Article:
Veterans Day/Remembrance Day 2019

Caption for photo to left: Human Statue of Liberty. 18,000 Officers and Men at Camp Dodge, Des Moines, Iowa. Colonel William Newman, Commanding. Colonel Rush S. Wells, Directing. Mole & Thomas, 09/1918. (source)

Monday, November 11 is Veterans Day in the US, and Remembrance Day in the UK, Canada, Australia, France and Belgium. In Poland it is celebrated as National Independence Day.

Below are the names of ancestors, and their siblings, who I know served their nation's military, either in a time of war, or in a time of peace. I am including my Loyalist ancestors; their nation was Great Britain. Canada became their country after the war. I am including my Confederate ancestors too, despite their desire to form a separate nation. I am also including a Conscientious Objector ancestor since the DAR counts him as a Patriot.

Fifth Great Grandfathers
McGregory Van Every (1723-1786) Loyalist/Butler's Rangers
Michael Showers (1733-1796) Loyalist/Butler's Rangers
Mark Fretz (1750-1840) Patriot (Inactive Duty) Pennsylvania militia

Fourth Great Grandfather
David Van Every (1757-1820) Loyalist/Butler's Rangers (served briefly as a Patriot in the NY militia)

Fifth Great Uncle
Benjamin Van Every (1759-1795) Loyalist/Butler's Rangers (served briefly as a Patriot in the NY militia)
William Van Every (1765-1832) Loyalist/Butler's Rangers
Peter Van Every (1771-bef 1816) Loyalist/Fifth Lincoln and Second York regiments (War of 1812)

Fourth Great Uncles
David Van Every Jr. (1782-1847) Loyalist/Second York regiment (War of 1812)
Michael Van Every (1790-?) Loyalist/Fifth Lincoln and Second York regiments (War of 1812)

Second Great Grandfather
Ebenezer Denyer (1828-1872) (Mexican-American War) (Confederate Army)

Third Great Uncles
Samuel Jennings Denyer (1822-1861) (Gonzales County Minute Men - Republic of Texas -1841)
Samuel T Hartley (1830-1920) (Confederate Army)

Great Grandfather
Samuel Deutsch (1861-1938) (Franz Josef's Austro-Hungarian Army)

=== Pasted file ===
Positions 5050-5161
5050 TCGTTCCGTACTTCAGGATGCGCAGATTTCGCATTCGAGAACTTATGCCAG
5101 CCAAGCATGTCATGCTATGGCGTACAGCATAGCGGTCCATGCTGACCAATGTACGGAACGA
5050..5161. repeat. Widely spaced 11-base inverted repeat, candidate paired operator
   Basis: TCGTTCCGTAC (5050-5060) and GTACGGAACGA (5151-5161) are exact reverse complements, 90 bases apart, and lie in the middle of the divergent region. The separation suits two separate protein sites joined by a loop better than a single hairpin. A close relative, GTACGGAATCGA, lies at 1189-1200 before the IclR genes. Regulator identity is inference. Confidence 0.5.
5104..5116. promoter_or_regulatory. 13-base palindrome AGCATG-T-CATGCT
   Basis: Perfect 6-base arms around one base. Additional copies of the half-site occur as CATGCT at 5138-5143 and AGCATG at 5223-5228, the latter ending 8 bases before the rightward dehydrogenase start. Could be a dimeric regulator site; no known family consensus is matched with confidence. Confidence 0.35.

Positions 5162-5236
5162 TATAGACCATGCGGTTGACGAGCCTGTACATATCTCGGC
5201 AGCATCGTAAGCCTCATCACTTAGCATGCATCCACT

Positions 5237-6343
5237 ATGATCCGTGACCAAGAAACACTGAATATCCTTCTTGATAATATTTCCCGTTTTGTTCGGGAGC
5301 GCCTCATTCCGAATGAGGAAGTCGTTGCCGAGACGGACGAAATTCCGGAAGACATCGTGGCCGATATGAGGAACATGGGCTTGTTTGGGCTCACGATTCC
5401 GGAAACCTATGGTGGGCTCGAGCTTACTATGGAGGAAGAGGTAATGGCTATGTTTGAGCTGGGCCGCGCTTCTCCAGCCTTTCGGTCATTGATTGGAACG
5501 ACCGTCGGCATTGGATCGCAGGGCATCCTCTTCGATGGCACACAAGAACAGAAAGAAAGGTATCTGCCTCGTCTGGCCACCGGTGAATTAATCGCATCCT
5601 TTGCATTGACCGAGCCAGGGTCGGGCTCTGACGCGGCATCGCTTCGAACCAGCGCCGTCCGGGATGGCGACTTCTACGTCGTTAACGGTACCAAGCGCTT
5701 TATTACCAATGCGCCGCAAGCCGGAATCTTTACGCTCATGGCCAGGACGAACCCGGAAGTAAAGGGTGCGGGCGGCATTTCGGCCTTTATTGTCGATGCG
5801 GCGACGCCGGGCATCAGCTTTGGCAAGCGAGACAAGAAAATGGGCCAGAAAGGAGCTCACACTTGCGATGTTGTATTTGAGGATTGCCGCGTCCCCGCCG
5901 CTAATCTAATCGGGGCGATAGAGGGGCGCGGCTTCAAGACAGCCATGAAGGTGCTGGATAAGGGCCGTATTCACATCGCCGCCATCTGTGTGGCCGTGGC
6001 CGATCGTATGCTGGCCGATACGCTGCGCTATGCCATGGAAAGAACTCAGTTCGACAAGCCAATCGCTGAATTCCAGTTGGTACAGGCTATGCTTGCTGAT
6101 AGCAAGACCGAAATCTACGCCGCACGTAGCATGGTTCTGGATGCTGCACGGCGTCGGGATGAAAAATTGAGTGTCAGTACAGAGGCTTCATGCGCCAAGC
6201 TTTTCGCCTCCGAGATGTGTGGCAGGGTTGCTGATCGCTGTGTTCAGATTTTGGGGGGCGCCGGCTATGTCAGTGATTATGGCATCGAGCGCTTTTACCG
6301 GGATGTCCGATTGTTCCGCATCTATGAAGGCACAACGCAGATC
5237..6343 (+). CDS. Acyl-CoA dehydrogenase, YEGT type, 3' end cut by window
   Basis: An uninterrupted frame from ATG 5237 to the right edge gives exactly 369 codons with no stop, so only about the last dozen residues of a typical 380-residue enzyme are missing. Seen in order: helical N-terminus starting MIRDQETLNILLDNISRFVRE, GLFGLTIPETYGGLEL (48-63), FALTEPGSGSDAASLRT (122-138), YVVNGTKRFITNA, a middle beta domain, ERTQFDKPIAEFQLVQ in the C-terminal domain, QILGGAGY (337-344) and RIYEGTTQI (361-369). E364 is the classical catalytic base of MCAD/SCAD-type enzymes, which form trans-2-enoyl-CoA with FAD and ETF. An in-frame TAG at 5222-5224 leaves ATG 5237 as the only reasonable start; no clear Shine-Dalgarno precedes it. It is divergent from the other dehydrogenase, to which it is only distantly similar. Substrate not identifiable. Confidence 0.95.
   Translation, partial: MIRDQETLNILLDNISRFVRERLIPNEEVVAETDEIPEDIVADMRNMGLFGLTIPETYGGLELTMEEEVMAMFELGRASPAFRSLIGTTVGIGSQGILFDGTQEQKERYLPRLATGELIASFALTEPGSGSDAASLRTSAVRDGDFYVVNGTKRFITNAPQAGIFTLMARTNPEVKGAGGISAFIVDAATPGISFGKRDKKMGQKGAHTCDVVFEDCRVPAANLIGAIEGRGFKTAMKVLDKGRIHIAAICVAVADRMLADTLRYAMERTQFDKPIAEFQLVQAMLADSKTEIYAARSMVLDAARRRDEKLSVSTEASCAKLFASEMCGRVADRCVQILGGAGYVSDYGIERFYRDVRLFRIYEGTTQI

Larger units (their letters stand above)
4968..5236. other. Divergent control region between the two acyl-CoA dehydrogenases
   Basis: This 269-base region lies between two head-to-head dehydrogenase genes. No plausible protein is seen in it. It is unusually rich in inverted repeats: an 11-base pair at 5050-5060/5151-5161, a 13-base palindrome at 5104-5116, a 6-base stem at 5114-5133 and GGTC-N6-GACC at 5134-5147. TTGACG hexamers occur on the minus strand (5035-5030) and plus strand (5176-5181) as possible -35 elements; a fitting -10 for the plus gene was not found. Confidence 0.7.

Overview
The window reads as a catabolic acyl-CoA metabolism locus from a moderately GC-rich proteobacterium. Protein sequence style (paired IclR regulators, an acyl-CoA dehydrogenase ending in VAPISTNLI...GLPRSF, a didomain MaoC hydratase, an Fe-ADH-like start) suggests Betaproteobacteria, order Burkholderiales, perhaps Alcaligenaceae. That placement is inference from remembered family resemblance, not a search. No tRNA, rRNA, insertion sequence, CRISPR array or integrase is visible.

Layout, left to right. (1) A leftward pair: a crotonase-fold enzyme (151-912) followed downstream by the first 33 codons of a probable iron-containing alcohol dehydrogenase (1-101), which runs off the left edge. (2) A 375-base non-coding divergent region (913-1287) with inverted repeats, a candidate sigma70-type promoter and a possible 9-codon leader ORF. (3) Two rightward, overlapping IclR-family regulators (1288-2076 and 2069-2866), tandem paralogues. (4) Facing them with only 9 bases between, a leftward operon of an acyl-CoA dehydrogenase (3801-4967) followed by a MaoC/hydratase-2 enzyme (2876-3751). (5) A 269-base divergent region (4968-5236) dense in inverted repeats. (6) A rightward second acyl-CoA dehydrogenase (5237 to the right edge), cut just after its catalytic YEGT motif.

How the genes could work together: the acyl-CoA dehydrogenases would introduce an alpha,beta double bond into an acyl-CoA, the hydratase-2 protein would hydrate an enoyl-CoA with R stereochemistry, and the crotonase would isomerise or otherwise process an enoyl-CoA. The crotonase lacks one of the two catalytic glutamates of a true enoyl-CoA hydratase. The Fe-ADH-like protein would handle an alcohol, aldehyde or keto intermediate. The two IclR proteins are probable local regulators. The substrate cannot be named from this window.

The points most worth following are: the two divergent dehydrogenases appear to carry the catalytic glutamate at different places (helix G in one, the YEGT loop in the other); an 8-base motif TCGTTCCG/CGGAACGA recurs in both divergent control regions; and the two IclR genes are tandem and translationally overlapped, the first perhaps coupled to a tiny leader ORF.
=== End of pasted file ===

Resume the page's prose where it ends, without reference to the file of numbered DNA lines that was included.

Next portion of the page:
Second Great Uncle
Nelson D Van Every (1845-1926) (Union Army)

Grandfathers
Melvin L Newmark (1912-1992), WWII
Martin J Deutsch (1907-1991), WWII

Great Uncles
Jerry Deutsch (1909-1950), WWII
Allen Deutsch (1914-1988), WWII
Harold Newmark (1915-2003), WWII
Mandell Newmark (1923-1945), WWII (KIA)
Bernard Feinstin (1913-1968), WWII
Seymour Feinstein (1917-1999), WWII

Uncle
Stevan J Newmark (1942-1997) Army Reserves

Photographs of those who served in World War II

My grandfathers Melvin Newmark (1912-1992) and Martin Deutsch (1907-1991)


Allen Deutsch (1914-1988) and Maurice "Jerry" Deutsch (1909-1950).


Harold Newmark (1915-2003) and Mandell Newmark (1923-1945).


Bernard "Benny" Feinstein (1913-1968) and Seymour "Babe" Feinstein (1917-1999)

Tuesday, October 22, 2019

AncestryDNA Ethnicity Results

DNA Ethnicity results aren't an exact science, and in some respects, are mostly for entertainment purposes. A large number of genealogists will tell you they do the DNA tests in order to find living relatives to communicate with, not for ancestral ethnicity. For that knowledge, we research the records.

In 2012 AncestryDNA described my Ethnicity like this. I knew I should be about 75% European Jewish, if I inherited exactly 25% of my DNA from each grandparent, but 53+17 came pretty close.




In October of 2013 they updated their results, and the Uncertain amount disappeared.

The trace amounts of Pacific Islander surprised me. Caucasus can include Russia, so that wasn't too surprising. Though I later learned that the Caucasus was on my maternal line, which meant either some of my Transylvanian Jewish ancestors came from Russia originally, or there were some Caucasus roots elsewhere.